One thing I have found to be true is that freelance writers will negotiate with certain groups of people, but shy away from this when it comes to others. For example, you may have no problem hashing out a better deal with a webmaster in need of online content. But when it comes time to deal with an editor at a magazine, you work for what they suggest and hope for the best in the future.
Over the years, I have found that many editors are more than willing to negotiate – as long as you are being reasonable. If the magazine’s standard rate is $.10/word and you ask for $1.00/word, it goes without saying that you are not going to get very far.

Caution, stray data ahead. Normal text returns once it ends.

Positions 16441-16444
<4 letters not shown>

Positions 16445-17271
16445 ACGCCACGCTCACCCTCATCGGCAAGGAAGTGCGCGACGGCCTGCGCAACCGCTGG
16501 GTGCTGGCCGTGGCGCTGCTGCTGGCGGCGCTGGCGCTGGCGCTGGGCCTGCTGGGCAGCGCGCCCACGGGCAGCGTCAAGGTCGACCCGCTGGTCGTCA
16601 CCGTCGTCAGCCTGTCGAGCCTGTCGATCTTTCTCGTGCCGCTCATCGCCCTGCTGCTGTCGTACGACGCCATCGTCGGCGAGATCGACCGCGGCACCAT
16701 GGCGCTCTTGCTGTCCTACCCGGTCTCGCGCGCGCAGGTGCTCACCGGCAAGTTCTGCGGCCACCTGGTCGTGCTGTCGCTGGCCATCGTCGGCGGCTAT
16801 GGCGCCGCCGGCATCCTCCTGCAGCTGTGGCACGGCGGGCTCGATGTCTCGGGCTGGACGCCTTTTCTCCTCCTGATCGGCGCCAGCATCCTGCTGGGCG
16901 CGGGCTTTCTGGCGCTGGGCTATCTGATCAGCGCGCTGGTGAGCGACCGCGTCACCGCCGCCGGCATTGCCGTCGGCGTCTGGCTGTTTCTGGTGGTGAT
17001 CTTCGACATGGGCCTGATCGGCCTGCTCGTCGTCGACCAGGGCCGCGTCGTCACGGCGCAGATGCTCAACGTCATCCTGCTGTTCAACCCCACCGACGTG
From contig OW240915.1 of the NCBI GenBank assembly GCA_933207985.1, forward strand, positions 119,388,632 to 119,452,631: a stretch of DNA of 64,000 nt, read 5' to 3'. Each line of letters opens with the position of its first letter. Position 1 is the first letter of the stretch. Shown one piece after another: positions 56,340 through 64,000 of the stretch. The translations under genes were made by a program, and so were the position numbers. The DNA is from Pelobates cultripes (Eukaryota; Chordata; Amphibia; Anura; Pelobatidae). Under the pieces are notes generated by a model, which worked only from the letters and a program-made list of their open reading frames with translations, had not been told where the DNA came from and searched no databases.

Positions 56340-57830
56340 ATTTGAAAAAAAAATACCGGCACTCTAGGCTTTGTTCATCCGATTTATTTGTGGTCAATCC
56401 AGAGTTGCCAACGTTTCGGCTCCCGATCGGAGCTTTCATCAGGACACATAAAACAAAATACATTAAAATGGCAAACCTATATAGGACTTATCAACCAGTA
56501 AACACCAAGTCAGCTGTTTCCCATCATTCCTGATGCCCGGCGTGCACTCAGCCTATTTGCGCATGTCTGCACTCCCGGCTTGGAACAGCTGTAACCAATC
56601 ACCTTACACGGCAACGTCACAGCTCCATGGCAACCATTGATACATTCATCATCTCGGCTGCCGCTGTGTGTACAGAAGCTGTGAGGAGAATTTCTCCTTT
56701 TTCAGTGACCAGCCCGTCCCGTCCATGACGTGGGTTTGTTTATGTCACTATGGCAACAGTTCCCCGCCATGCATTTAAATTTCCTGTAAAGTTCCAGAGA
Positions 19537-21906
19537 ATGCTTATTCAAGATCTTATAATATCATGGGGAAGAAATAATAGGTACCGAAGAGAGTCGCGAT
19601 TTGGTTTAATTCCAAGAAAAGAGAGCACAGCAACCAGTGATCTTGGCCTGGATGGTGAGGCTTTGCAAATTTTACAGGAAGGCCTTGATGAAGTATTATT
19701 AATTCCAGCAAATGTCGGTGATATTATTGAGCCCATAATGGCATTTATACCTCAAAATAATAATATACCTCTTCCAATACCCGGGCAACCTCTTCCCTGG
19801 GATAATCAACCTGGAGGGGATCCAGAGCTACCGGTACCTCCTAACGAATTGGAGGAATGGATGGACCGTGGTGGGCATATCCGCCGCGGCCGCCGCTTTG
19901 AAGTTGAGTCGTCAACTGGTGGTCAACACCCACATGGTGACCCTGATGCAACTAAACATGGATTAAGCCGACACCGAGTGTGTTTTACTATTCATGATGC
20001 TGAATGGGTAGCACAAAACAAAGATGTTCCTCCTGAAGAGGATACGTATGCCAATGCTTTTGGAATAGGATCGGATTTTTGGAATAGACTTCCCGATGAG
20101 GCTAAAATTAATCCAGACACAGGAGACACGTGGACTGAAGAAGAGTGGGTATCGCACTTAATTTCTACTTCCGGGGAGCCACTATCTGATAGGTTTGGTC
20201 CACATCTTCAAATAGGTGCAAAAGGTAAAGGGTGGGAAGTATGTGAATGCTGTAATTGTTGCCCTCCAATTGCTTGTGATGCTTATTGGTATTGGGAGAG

Once I receive an offer from an editor, including the rate per word, I determine whether or not it meets my current criteria. If it does, I avoid negotiating for the time being and get started. On the other hand, if the rate is low I almost always call the editor.
Don’t be demanding. There is a right and wrong way of asking for a better pay rate. Explain that you are excited about the project, but that you are currently charging a higher rate. The real key to success is to also explain why you are worth more money. Maybe you have a lot of experience in the industry. Maybe you are able to get an interview with an industry leader. By backing up your negotiations with these types of details, you have a much better chance of getting what you want.
The next time you are offered a gig by an editor and feel that you should be getting paid more, open up the lines of communication. Not every editor will negotiate with you, but most are at least willing to hear you out.